The Journey

AnSurBir didn’t bother listening to the rest of the trans-byte from Squad Circle Zeta. The talk from his pod was relentless – even during his Bei Dai time: “Caution, Sur – history and survival is at stake!” Snorting blaze breaths of green anxiousness, he thought, “Was he not the elder eight times removed from the Great Crawl? Calming himself, his blow slits flared; his skin changing texture to receive the coating filaments that would nourish his organs, he became lost in the sounds notching the time of departure. The great engine flared to fire; the ship shuddered ever so gently; Bei Dai slowly engulfed him. His last thought was how would those upon that green/blue world greet them?

 

Copyright (c) 2017 Roads, Paths, & Trails. All Rights Reserved

The creation of the American weekend was a Godsend

In 1908 (or there about), an East coast Industrialist (you would think his name would be etched in stone and revered in song), came to the conclusion that it would be a good idea to close up shop on Saturday and Sunday to allow his Christian and Jewish workers to celebrate their respective religious day of worship.  At the time, the “weekend” as we know it, didn’t exist. This simple, but righteous gesture turned out to be the start of a revolutionary  change in the American workplace. In addition to the goodwill he personally received, this Industrialist discovered that his workers made fewer mistakes in doing their jobs once they returned to work from their two-day sabbatical.  As a result, his business boomed, profits zoomed – and what followed was the beginning of a shift in employee and employer relations that changed the world’s workplace.

That dear people, is how Americans (in the words of the R & B super group, The O’ Jays, began “Living for the Weekend” – not to “party down,” but to have time off with family and community to pray and revitalize one’s body and soul.

A decade or so later, Henry Ford, that master of American manufacturing innovation, adopted that “worker’s weekend” idea but added a twist: he did not reduce the size of his employee’s paycheck to compensate for their time off. As a result, rank and file Ford Motor Company employees not only had more time to rest and relax; they had more money to spend. And just as Ford envisioned, they bought Ford cars – lots of Ford cars along with other goods and services. Other car manufacturers adopted the “Ford Way” and so did America. This new approach to the workplace help lead the way to a more consumer-driven economy. And in the late 1930’s, then President Roosevelt signed into law the 8-hour day, 5-day work week.

That’s how the “weekend” became enshrined into law and into the American Psyche.

Past posts on this blog have, hopefully in a light-hearted way, implored, cajoled, nagged, suggested and requested that folks use their weekend to change the “who, what, where, why, when and how” of their lives to give themselves a maximum of joy and happiness; to build memories for a moment in time and for a time in the future.  This brief history of the founding of the “weekend” is to shed light on why we have those two precious days of “possibilities” beyond their original intent. However, folks still, by and large, use the weekend to worship in the faith they choose (or none at all) as guaranteed by our Constitution.  But as Henry Ford foresaw, weekends have morphed into enjoying the fruits of our labor from a cornucopia of experiences.  I will continue (every now and again) to urge you to feast upon that endless array of life. To that end, I have attached my latest appeal for you to discard your “ordinary” for the unusual; from the “been there, done that” to the new and exhilarating; to the mind-boggling, sensational and hair-raising “different” – but in a good way, mind you.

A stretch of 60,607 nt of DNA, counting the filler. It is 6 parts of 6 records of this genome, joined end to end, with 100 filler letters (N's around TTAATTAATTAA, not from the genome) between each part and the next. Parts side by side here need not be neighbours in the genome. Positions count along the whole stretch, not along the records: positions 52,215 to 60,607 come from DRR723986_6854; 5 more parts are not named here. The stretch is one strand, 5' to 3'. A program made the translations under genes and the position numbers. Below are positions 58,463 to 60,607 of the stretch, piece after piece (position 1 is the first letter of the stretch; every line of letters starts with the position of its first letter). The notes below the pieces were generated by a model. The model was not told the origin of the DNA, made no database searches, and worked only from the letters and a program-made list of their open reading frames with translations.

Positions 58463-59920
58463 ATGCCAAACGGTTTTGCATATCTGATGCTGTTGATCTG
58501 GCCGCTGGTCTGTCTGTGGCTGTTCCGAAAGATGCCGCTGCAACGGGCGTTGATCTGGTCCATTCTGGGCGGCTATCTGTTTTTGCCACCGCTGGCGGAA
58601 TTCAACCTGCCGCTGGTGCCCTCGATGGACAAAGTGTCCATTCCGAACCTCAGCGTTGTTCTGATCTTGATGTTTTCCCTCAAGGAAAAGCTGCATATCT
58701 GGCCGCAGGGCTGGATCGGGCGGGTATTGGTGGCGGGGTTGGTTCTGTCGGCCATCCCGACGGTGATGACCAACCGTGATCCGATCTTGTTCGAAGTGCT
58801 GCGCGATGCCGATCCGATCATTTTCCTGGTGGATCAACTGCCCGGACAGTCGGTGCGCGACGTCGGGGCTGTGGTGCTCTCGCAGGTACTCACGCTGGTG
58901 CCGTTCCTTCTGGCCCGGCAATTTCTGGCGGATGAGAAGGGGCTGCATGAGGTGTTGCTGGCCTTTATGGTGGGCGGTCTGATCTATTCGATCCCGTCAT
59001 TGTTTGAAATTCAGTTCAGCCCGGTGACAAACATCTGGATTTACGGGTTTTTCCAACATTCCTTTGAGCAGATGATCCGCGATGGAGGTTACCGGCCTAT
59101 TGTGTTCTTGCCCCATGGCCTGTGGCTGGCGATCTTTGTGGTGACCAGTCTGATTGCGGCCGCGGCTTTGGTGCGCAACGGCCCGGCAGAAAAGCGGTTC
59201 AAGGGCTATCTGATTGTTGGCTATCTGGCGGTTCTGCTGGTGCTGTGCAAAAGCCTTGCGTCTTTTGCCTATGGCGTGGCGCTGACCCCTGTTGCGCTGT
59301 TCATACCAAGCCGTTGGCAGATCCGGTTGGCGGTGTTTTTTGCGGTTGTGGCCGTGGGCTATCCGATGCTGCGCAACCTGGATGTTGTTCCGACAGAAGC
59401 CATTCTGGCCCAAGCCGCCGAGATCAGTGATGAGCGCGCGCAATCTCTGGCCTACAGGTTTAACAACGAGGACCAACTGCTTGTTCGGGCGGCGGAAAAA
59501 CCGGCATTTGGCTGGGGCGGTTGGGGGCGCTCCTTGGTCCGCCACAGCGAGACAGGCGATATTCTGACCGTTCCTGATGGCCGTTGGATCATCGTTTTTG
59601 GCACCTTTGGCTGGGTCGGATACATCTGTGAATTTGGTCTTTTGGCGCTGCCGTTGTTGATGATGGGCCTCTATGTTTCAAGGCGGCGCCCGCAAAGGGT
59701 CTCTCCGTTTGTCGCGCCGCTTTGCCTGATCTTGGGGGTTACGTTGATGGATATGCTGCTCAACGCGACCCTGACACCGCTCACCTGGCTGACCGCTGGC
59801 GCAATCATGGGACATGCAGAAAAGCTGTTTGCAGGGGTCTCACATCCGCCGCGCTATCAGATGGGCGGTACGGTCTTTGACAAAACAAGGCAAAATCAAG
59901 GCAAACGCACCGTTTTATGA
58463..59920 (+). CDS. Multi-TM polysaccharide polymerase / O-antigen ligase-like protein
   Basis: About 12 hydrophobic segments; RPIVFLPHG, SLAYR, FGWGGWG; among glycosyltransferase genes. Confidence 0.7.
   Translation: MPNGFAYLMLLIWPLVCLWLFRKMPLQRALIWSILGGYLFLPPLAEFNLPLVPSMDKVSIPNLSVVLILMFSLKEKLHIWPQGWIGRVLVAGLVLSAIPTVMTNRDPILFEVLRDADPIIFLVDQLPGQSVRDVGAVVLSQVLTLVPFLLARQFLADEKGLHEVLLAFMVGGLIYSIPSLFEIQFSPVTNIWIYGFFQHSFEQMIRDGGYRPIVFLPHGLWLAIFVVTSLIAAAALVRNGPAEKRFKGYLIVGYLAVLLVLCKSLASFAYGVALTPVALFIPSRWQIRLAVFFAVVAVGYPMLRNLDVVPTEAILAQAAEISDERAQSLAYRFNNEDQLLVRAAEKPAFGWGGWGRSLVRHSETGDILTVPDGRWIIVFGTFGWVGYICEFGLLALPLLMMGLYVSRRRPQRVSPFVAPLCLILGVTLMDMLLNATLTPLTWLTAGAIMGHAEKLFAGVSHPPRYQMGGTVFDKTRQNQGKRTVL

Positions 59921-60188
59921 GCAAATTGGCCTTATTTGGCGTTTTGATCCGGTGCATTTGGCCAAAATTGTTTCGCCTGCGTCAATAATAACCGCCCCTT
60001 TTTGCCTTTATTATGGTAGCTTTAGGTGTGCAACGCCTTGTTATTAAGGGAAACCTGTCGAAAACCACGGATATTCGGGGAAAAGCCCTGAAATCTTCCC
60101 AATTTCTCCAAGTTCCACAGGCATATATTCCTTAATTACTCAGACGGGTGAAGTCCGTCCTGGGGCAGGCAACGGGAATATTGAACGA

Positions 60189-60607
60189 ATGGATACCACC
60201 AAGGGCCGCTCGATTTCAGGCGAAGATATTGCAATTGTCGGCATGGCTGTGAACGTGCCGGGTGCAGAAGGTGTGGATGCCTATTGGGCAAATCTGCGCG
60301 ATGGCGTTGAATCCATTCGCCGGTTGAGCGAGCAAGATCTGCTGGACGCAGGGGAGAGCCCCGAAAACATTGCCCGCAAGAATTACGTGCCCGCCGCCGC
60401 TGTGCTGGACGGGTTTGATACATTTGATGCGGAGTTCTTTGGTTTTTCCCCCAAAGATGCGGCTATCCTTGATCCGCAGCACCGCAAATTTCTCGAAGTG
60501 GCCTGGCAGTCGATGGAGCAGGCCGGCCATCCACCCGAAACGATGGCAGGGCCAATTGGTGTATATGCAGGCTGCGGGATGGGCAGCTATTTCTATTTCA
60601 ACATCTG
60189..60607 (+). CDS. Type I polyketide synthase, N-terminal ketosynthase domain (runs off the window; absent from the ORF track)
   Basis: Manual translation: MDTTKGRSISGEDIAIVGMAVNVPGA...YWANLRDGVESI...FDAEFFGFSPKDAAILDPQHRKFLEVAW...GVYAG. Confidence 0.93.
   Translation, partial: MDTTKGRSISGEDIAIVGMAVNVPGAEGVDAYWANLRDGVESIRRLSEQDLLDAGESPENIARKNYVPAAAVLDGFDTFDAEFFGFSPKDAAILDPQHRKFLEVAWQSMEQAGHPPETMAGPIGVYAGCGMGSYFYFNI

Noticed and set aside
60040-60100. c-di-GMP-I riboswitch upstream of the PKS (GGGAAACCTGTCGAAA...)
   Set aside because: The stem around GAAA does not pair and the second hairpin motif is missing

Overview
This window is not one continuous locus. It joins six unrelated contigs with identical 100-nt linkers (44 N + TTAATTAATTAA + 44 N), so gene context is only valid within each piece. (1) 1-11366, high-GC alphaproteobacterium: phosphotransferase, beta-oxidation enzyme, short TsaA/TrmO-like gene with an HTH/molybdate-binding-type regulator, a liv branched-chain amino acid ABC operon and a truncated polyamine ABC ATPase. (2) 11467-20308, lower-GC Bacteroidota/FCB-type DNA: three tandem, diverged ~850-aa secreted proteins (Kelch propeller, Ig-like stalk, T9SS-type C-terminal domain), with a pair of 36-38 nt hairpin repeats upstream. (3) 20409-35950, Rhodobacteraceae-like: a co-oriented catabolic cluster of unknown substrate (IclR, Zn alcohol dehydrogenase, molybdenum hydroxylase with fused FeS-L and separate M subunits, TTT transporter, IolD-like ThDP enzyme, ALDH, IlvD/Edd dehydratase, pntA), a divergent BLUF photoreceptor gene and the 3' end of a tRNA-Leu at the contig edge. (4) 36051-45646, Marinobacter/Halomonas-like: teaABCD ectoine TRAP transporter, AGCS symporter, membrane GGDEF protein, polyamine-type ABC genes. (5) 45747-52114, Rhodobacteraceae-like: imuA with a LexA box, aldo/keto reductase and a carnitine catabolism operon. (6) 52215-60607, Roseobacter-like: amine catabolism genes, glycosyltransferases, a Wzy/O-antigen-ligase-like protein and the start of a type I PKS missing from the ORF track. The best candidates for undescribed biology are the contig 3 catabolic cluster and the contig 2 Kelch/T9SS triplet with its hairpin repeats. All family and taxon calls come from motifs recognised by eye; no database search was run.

Consider the words of Wayne Dyer, American Author and Motivational Speaker, “Stop acting as if life is a rehearsal. Live each day as if it were your last.”

We all know that that “last day” is pre-ordained. When the time comes, will you have a weekend memory that was an absolute blast? One that will again rock your heart and soul as you smile your last. Or will your final fleeting thoughts be of a weekend that was like all the rest – a nice memory, but nothing earth-shaking; just time gone by and faint visions of living one’s life safely, gracefully, tastefully. Don’t get me wrong, that will be enough to please one’s soul as a way to appraise the travels on the roads, paths, and trails you have taken through life. But, and I truly believe this – many of us will mourn our past of lost chances that flowered and flowed in and around our lives beckoning us to burst for joy; cry from a deep well of happiness from have the pleasure of perhaps loving long, or loving short – but loving well. To think back and laugh, laugh, laugh at a silliness that made your heart  smile,  maybe produced a hug, and you were smothered in kisses that unexpected day you tasted the “incredible.”

I have no idea what experience would be off-the-charts, superbly different, and exquisitely splendid, that might leave you convulsing with excitement. But I know there is something in your future that will do just that; if you let it happened, if you seek it. Perhaps you have already had a “memory moment,” great – on to the next “future joy!” In the meantime, to kick off this springtime weekend of the New Year, here is another oh-so-gentle plea urging you to spend this Saturday and Sunday on a quest for a mega-memory that will inspire you, conspire within you a desire to begin living for your weekends.

 

WEEKENDS, WEAK ENDS, AND WEEKS ON END WITH THE SAME END.